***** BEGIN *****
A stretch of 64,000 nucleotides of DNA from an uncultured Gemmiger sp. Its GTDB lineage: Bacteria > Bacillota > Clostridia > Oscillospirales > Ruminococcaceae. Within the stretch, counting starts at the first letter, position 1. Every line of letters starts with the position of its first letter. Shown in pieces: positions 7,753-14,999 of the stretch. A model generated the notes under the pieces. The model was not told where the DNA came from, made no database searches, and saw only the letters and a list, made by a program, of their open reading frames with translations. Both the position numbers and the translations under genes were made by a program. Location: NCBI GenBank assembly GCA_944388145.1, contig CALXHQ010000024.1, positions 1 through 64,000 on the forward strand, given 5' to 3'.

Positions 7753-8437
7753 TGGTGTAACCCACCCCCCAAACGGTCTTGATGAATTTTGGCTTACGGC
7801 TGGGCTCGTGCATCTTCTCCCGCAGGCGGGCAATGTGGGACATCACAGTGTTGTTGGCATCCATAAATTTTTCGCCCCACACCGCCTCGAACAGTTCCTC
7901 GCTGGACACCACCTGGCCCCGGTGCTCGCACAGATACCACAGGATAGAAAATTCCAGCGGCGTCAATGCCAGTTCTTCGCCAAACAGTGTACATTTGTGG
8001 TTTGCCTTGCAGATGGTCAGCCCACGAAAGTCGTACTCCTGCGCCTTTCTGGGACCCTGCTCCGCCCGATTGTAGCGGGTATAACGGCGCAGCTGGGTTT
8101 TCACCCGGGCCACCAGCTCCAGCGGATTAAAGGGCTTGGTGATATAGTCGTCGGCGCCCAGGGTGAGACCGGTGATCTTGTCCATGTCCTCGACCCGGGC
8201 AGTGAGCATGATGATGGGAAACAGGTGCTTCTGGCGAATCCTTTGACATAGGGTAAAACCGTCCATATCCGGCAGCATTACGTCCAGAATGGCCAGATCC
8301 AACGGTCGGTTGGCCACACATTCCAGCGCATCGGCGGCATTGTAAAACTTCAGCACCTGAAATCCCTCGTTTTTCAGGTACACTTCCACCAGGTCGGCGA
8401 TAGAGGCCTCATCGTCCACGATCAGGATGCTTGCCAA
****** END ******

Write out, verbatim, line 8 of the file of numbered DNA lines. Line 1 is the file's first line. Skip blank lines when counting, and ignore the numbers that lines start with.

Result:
8201 AGTGAGCATGATGATGGGAAACAGGTGCTTCTGGCGAATCCTTTGACATAGGGTAAAACCGTCCATATCCGGCAGCATTACGTCCAGAATGGCCAGATCC